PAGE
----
Bartholomew/Nathanael: Additional Information

wood

Good Morning!

If you missed the post about Bartholomew/ Nathanael on Monday, click here.

Blessings,

Mimi

Leave a comment

Filed under bible study, Bible, Faith, disciples

The Twelve Apostles of Jesus: Bartholomew/Nathanael

wood

Good Morning!

The summer series on The Twelve Apostles of Jesus reaches the halfway mark today as we learn about the sixth apostle. This apostle is known by two names: Bartholomew and Nathanael. In the Synoptic gospels, he is called Bartholomew but in the Gospel of John, he is referred to as Nathanael. Scholars, through a process of connecting the dots, believe these two names represent the same man.

“One of those days Jesus went out to a mountainside to pray, and spent the night praying to God. When morning came, he called his disciples to him and chose twelve of them, whom he also designated apostles: Simon (whom he named Peter), his brother Andrew, James, John, Philip, Bartholomew, Matthew, Thomas, James son of Alphaeus, Simon who was called the Zealot, Judas son of James, and Judas Iscariot, who became a traitor.”Luke 6:12-16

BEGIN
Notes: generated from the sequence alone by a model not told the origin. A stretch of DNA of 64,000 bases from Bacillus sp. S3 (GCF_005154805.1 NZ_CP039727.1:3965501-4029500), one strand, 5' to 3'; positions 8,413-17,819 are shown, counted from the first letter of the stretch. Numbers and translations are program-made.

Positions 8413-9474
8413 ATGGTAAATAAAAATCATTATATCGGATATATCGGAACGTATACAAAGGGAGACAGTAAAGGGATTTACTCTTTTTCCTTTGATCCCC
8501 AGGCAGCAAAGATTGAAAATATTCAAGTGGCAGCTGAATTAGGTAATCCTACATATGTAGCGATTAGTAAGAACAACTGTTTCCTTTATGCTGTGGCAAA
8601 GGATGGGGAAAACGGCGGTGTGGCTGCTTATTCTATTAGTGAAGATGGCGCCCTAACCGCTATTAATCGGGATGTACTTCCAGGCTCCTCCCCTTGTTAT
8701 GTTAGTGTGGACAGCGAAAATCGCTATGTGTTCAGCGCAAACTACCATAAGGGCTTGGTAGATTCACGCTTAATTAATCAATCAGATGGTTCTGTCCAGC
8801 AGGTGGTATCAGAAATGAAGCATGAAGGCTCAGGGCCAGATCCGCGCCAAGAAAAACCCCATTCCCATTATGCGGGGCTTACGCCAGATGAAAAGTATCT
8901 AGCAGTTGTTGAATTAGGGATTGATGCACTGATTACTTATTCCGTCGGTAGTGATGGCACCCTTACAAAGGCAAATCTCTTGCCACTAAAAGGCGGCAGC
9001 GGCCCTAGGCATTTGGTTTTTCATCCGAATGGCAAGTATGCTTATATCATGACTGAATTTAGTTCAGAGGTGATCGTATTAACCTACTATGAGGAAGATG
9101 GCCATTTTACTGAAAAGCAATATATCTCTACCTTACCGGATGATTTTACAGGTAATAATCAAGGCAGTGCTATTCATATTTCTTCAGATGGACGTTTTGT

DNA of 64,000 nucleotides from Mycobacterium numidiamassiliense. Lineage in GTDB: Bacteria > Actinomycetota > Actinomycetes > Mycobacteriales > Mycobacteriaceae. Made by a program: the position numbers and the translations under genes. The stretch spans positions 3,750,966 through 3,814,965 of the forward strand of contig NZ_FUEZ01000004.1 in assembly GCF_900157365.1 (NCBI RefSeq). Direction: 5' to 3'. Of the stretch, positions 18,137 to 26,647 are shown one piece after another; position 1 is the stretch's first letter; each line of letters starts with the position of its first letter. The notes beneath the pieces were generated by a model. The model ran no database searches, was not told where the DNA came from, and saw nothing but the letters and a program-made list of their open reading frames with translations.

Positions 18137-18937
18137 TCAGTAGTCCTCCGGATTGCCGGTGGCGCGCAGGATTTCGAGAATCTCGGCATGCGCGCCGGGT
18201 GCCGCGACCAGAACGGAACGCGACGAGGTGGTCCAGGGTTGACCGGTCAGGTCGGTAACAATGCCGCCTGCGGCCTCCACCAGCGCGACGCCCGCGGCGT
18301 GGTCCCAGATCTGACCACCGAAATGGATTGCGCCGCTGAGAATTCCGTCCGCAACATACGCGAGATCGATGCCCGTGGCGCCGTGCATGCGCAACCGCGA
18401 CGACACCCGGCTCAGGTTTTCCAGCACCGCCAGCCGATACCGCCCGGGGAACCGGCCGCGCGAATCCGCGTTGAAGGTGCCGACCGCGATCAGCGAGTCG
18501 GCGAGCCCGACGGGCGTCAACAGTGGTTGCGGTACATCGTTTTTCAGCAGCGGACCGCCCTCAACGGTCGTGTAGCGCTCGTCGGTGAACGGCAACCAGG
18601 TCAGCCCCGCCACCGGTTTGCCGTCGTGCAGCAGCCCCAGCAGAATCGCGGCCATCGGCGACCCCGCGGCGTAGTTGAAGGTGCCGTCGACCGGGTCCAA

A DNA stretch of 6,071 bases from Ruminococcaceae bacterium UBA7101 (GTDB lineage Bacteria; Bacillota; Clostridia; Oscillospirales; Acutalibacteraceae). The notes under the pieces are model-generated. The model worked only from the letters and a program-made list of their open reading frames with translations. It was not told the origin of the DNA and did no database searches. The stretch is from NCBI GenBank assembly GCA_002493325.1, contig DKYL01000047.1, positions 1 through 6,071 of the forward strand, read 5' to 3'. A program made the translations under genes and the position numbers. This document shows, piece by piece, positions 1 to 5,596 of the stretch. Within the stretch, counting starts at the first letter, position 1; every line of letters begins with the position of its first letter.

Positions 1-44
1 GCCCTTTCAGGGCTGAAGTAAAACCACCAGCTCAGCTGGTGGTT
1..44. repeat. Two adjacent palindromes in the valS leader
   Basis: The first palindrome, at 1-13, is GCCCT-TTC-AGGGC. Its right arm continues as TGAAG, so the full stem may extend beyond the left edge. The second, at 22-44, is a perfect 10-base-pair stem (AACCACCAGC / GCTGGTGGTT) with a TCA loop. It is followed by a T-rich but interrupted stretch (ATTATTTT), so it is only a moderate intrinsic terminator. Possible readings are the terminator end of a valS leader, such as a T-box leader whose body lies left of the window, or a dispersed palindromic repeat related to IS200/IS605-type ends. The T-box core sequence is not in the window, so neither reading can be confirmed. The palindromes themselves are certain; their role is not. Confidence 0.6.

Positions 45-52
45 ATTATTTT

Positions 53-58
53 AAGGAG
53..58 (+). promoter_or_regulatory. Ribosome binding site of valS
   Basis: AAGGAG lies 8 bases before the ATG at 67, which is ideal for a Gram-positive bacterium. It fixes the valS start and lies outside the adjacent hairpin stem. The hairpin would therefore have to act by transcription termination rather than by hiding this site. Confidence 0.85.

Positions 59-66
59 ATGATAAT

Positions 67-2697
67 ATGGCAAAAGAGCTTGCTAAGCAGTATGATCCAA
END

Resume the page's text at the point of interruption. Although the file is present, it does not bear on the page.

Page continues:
Bartholomew/Nathanael

The Bible doesn’t contain much information about Bartholomew/Nathanael. Most of the information we have about him is found in John’s Gospel. His name, Bartholomew, is of Chaldee origin and means “son of Tolmai or Ptolemy ” which only reveals to us his father’s title or name. Nathanael, on the other hand, means “gift of God.” Based on the meanings of these two names, scholars have concluded that Nathanael must have been his personal name while Bartholomew was a title identifying him with his father. I will refer to him as Nathanael throughout the rest of this post.

“Philip found Nathanael and told him, “We have found the one Moses wrote about in the Law, and about whom the prophets also wrote -Jesus of Nazareth, the son of Joseph.” “Nazareth! Can anything good come from there?” Nathanael asked. “Come and see,” said Philip. When Jesus saw Nathanael approaching, he said of him, “Here is a true Israelite, in whom there is nothing false.” “How do you know me?” Nathanael asked. Jesus answered, “I saw you while you were still under the fig tree before Philip called you.” Then Nathanael declared, “Rabbi, you are the Son of God; you are the King of Israel.” Jesus said, “You believe because I told you I saw you under the fig tree. You shall see greater things than that.” John 1:45-50